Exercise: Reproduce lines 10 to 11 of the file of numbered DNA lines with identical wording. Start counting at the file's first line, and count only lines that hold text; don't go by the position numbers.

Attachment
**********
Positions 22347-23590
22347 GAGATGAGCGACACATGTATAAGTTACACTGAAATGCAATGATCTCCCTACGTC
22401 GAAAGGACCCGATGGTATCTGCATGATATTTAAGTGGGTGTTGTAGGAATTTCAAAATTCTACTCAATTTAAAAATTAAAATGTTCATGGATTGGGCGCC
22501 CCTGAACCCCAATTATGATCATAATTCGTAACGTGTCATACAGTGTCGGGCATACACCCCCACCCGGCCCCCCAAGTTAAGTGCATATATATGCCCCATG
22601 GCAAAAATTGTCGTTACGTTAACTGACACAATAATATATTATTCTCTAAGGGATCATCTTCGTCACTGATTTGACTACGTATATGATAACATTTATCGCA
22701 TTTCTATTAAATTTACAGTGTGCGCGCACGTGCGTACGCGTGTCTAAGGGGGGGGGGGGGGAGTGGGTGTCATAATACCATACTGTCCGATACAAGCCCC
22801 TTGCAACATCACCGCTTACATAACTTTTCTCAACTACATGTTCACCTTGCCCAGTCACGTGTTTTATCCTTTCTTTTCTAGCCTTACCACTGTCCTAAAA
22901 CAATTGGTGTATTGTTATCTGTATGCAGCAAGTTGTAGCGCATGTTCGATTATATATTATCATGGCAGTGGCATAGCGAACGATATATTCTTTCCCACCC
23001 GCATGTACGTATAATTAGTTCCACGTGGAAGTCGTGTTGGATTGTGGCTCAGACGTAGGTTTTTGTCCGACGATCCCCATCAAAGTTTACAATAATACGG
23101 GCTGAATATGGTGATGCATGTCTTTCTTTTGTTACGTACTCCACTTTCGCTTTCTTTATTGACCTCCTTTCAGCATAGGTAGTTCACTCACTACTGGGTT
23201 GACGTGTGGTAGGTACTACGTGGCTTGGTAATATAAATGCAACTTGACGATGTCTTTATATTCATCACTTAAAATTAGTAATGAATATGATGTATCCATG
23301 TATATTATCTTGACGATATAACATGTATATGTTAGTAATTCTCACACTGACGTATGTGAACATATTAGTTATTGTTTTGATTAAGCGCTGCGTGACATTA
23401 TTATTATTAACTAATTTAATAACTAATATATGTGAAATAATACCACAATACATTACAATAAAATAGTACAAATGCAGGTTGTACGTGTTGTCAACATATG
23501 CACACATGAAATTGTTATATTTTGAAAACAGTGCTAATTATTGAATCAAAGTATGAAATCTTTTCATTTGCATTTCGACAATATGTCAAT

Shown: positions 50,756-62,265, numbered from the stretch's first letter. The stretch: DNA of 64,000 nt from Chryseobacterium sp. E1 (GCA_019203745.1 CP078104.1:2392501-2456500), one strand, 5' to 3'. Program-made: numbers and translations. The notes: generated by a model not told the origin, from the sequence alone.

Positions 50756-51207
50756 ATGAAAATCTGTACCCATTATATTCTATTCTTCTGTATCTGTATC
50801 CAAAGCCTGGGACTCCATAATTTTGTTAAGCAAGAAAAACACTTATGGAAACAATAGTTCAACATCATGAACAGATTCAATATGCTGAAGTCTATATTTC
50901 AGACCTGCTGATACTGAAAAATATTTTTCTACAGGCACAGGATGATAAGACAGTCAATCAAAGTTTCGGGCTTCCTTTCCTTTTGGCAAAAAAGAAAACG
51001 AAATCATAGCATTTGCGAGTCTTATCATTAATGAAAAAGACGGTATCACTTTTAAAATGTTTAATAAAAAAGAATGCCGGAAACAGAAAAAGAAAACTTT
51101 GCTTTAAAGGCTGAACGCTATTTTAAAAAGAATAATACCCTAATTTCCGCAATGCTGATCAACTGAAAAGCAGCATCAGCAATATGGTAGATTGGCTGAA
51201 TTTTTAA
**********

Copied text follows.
23101 GCTGAATATGGTGATGCATGTCTTTCTTTTGTTACGTACTCCACTTTCGCTTTCTTTATTGACCTCCTTTCAGCATAGGTAGTTCACTCACTACTGGGTT
23201 GACGTGTGGTAGGTACTACGTGGCTTGGTAATATAAATGCAACTTGACGATGTCTTTATATTCATCACTTAAAATTAGTAATGAATATGATGTATCCATG